Pre-inoculum was grown by inoculating a colony into a 250-ml flask (100 ml NBS medium with 2% (w/v) glucose and 100 mM MOPS, pH 7.4). After 16 h (37° C., 120 rpm), this pre-inoculum was diluted into 500-ml fermentation vessels containing 350 ml NBS media (5-12% sugar, with or without 1 mM betaine) to provide 33 mg dcw l−1. After 24-h (37° C., 150 rpm, pH controlled at 7.0), this culture was used to provide a starting inoculum of 33 mg dcw l−1. Volumetric productivity is reported for the most active 24-h period. Specific productivity was calculated as the quotient of volumetric productivity divided by cell mass at 24 h.

Metabolic Evolution

Cells from pH-controlled fermentations were serially transferred at 24 or 48 h intervals to facilitate metabolic evolution though competitive, growth-based selection. At each transfer, inocula were diluted (1/100 to 1/350) into pre-warmed, fresh media. Clones isolated from these selections were assigned new strain designations.

Analyses

Cell mass was estimated by measuring the optical density at 550 nm using a Bausch & Lomb Spectronic 70 spectrophotometer. Total organic acid production, primarily lactate, was estimated by KOH consumption used to maintain pH 7.0. Acidic products and chiral purity were analyzed at the end of fermentation by high-performance liquid chromatography. Estimates of organic acid by base consumption were consistently lower than measurements of lactate by HPLC, presumably due to mineral metabolism.

Results and Discussion

Restoring Chiral Purity for D-(−)-Lactate Production

Strain SZ194 has been shown to efficiently produce D-(−)-lactate from glucose at 99% chiral purity in mineral salts medium (Zhou et al., 2006). Betaine increased lactate productivity (titer and rate) with high concentrations of sugar but also decreased chiral purity to 95% (Table 8). There are several possible sources of L-(+)-lactate in E. coli (FIG. 9A). L-(+)-lactate can be produced from lactaldehyde, an intermediate in the catabolism of rhamose or fucose (Badia et al., 1991), both absent in our media, and as a product from the Methylglyoxal Bypass of glycolysis (FIGS. 9A and 9B). The Methlyglyoxal Bypass represents a short spillover pathway that is induced by accumulation of dihydroxyacetone-phosphate during rapid glycolysis, and by a phosphate limitation for ATP synthesis. Both the accumulation of dihydroxyacetone-phosphate and phosphate limitation could be exacerbated by high rates of glycolytic flux. To test this hypothesis, the mgsA gene encoding the first committed step, methylglyoxal synthase, was deleted. The resulting strain, TG112, produced chirally pure D-(−)-lactate (Tables 8 and 9; FIGS. 10A and 10B). Growth and initial productivity were increased by this deletion in comparison to SZ194. Yields based on HPLC analyses were similar (Table 8).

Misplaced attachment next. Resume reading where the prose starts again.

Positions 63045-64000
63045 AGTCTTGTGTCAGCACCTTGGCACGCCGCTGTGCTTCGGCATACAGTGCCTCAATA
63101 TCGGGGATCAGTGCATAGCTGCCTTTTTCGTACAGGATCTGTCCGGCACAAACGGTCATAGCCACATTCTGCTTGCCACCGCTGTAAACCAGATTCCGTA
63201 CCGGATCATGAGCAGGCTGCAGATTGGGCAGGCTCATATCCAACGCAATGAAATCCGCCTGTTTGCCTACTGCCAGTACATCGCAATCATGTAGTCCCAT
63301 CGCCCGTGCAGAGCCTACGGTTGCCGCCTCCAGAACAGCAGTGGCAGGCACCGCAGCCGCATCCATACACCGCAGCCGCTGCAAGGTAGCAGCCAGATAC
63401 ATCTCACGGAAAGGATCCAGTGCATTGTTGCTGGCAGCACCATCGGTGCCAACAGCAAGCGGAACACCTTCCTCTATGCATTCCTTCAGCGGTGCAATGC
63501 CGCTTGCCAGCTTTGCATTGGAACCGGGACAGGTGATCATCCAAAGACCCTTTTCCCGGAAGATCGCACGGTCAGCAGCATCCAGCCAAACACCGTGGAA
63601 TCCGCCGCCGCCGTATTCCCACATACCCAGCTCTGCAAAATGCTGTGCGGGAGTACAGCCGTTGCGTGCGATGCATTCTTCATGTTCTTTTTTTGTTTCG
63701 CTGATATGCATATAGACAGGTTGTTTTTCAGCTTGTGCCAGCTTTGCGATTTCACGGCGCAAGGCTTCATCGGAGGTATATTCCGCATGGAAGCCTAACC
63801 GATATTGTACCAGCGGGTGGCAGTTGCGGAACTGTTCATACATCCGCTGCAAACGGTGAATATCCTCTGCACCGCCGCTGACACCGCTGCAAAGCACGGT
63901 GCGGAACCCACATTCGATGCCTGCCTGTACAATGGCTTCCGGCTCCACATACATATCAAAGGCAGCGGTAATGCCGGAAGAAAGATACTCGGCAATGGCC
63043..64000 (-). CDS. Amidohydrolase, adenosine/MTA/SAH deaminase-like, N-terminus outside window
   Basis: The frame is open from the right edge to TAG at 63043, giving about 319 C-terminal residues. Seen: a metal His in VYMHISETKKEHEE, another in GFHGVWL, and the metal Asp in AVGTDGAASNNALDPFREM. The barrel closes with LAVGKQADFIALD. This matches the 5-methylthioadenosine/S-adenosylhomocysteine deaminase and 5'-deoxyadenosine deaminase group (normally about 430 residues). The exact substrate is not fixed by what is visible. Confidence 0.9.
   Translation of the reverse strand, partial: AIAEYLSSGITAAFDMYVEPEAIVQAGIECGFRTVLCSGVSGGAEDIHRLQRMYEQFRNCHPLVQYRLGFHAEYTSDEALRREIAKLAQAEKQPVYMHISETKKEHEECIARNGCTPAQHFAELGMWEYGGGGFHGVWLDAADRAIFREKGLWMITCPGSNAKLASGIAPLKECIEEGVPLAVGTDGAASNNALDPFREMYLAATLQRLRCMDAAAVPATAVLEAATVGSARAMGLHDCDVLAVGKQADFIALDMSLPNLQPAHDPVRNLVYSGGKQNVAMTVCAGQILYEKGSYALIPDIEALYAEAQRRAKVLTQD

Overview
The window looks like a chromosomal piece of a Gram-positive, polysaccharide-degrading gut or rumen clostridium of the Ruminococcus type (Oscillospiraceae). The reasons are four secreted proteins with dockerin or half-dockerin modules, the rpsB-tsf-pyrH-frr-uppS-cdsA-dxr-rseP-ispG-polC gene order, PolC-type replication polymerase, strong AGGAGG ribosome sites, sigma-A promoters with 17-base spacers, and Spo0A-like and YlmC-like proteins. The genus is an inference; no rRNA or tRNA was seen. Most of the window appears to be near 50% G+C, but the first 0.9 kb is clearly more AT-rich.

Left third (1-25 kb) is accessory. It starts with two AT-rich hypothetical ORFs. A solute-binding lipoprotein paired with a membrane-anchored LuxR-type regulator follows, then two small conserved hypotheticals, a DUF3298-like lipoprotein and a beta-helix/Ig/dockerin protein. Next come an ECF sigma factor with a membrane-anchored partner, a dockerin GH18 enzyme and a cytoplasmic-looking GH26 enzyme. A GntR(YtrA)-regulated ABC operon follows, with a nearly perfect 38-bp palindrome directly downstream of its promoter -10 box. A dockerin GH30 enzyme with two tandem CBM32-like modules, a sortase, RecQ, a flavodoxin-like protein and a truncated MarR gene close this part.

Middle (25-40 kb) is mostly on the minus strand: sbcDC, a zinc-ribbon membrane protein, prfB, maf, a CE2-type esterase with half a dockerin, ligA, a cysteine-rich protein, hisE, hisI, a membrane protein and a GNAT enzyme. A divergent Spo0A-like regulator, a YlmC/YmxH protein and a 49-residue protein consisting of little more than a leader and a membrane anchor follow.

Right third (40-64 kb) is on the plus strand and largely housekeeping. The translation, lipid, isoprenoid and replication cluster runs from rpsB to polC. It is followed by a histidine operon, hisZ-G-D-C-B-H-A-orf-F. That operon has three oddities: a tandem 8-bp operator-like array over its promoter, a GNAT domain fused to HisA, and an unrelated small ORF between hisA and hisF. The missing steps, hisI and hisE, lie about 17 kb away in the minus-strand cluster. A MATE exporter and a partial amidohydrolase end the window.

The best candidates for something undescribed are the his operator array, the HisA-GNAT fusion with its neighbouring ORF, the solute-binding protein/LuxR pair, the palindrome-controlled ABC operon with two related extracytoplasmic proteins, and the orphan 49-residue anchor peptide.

Further improvements in TG112 were selected by metabolic evolution during 81 days of growth (FIG. 11). Fermenting cultures were serially transferred in mineral salts medium containing 10% (w/v) glucose, 12% (w/v) glucose, and 12% (w/v) glucose with 1 mM betaine. One clone was isolated at day 28 (TG113) and another at the end of enrichment (TG114). D-(−)-lactate productivity (rate, titer, and yield) and cell yield improved during this process (FIGS. 10A and 10B; Table 8 and Table 9). Fermentation with SZ114 was substantially complete within 48 h in most experiments, with a final yield of 0.98 g D-(−)-lactate g−1 glucose. High inocula provided a modest further improvement in specific and volumetric productivities. Co-products and chiral impurities were below detection (<0.1%) with these mgsA-deleted strains. Production of D-(−)-lactate by TG114 compares favorably with other biocatalysts and offers high productivity, titer, yield and chiral purity with simple media and fermentation conditions (Table 10).

Production of Chirally Pure L-(+)-lactate

The D-(−)-lactate strain, SZ194, was re-engineered to produce primarily L-(+)-lactate by replacing the native ldhA gene encoding a D-(−)-lactate dehydrogenase with the ldhL gene from P. acidilactici encoding L-(+)-lactate dehydrogenase (Zhou et al., 2003a). The resulting strain, TG102 produced primarily L-(+)-lactate and was serially transferred in minimal medium containing 5% (w/v) glucose, 10% (w/v) glucose and 10% (w/v) glucose containing 1 mM betaine to select for improved growth and productivity. After 24 days, one clone was selected and designated TG103. Although lactate productivity improved due to an increase in glycolytic flux (FIGS. 10C and 10D; Table 9), L-(+)-lactate was contaminated with 5% D-(−)-lactate (Table 8). Since the Methylglyoxal Bypass has the potential to produce both chiral forms of lactate, mgsA was identified as the most likely source of chiral impurity. Absolute chiral purity was restored after deletion of mgsA. The resulting strain, TG105, produced only L-(+)-lactate (FIGS. 10 and 10D; Table 8). Further improvements were by co-selecting growth and productivity during serial transfers in mineral salts medium containing 10%-12% (w/v) glucose and 1 mM betaine (inoculum dilution of 1:100 to 1:350). TG106 and TG107 were isolated as intermediate strains after 10 and 22 transfers, respectively (FIGS. 10E and 10F). Strain TG108 was isolated after 99 days. All produced only L-(+)-lactate at high yields with minimum levels of co-products (Table 8). Volumetric productivities in 12% (w/v) glucose and cell yield increased during strain selection although specific productivity remained essentially constant (Table 9). Small increases in maximum volumetric productivity (most active 24-h period) were observed with higher inocula.